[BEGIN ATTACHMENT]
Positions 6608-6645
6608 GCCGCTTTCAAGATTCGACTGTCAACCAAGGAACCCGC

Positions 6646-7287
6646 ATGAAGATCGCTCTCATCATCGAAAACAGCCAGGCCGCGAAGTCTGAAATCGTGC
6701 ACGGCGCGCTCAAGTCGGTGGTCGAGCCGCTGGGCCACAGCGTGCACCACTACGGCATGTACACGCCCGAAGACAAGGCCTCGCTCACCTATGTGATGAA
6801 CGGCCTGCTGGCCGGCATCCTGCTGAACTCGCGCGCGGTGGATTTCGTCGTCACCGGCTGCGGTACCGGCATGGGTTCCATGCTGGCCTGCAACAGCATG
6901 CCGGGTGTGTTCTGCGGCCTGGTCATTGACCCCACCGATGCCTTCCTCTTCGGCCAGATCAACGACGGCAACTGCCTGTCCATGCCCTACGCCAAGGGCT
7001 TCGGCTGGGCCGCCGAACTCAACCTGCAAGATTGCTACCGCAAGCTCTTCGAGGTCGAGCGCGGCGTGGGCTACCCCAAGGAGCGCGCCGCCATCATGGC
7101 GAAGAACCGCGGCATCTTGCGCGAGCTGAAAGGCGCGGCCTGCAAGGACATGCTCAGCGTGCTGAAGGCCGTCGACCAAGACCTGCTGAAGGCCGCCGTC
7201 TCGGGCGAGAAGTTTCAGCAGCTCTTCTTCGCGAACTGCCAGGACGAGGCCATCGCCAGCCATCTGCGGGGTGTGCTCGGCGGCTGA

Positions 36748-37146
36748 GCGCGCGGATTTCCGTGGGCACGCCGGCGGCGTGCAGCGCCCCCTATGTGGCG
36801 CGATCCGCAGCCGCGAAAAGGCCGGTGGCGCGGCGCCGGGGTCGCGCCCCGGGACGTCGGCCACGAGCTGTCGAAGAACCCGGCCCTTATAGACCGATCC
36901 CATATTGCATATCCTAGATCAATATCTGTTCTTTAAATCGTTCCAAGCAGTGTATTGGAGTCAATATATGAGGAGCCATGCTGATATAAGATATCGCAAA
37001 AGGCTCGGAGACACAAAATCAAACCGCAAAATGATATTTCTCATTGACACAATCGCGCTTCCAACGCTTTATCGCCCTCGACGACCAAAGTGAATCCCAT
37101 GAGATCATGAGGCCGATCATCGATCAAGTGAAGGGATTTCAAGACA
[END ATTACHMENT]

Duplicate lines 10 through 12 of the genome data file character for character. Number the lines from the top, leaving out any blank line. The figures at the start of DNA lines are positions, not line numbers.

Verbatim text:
7201 TCGGGCGAGAAGTTTCAGCAGCTCTTCTTCGCGAACTGCCAGGACGAGGCCATCGCCAGCCATCTGCGGGGTGTGCTCGGCGGCTGA

Positions 36748-37146
36748 GCGCGCGGATTTCCGTGGGCACGCCGGCGGCGTGCAGCGCCCCCTATGTGGCG